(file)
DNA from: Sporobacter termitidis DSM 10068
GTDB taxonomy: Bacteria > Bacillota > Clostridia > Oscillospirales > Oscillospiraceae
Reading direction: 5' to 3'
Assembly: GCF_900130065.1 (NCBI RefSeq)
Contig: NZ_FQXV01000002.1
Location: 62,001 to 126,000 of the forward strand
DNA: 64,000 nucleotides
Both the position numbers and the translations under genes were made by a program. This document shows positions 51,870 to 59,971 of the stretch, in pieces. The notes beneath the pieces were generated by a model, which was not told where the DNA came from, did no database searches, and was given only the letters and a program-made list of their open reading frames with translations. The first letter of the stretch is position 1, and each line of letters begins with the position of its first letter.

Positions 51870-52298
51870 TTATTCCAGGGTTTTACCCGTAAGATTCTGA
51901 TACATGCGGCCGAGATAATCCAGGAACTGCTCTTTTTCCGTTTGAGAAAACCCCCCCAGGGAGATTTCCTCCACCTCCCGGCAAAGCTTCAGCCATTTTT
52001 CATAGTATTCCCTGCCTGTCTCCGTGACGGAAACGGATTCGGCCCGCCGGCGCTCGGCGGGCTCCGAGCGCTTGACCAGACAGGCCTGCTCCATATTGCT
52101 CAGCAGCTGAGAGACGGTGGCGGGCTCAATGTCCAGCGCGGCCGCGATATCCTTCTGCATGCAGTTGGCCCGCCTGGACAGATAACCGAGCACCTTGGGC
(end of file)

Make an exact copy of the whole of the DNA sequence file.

DNA from: Sporobacter termitidis DSM 10068
GTDB taxonomy: Bacteria > Bacillota > Clostridia > Oscillospirales > Oscillospiraceae
Reading direction: 5' to 3'
Assembly: GCF_900130065.1 (NCBI RefSeq)
Contig: NZ_FQXV01000002.1
Location: 62,001 to 126,000 of the forward strand
DNA: 64,000 nucleotides
Both the position numbers and the translations under genes were made by a program. This document shows positions 51,870 to 59,971 of the stretch, in pieces. The notes beneath the pieces were generated by a model, which was not told where the DNA came from, did no database searches, and was given only the letters and a program-made list of their open reading frames with translations. The first letter of the stretch is position 1, and each line of letters begins with the position of its first letter.

Positions 51870-52298
51870 TTATTCCAGGGTTTTACCCGTAAGATTCTGA
51901 TACATGCGGCCGAGATAATCCAGGAACTGCTCTTTTTCCGTTTGAGAAAACCCCCCCAGGGAGATTTCCTCCACCTCCCGGCAAAGCTTCAGCCATTTTT
52001 CATAGTATTCCCTGCCTGTCTCCGTGACGGAAACGGATTCGGCCCGCCGGCGCTCGGCGGGCTCCGAGCGCTTGACCAGACAGGCCTGCTCCATATTGCT
52101 CAGCAGCTGAGAGACGGTGGCGGGCTCAATGTCCAGCGCGGCCGCGATATCCTTCTGCATGCAGTTGGCCCGCCTGGACAGATAACCGAGCACCTTGGGC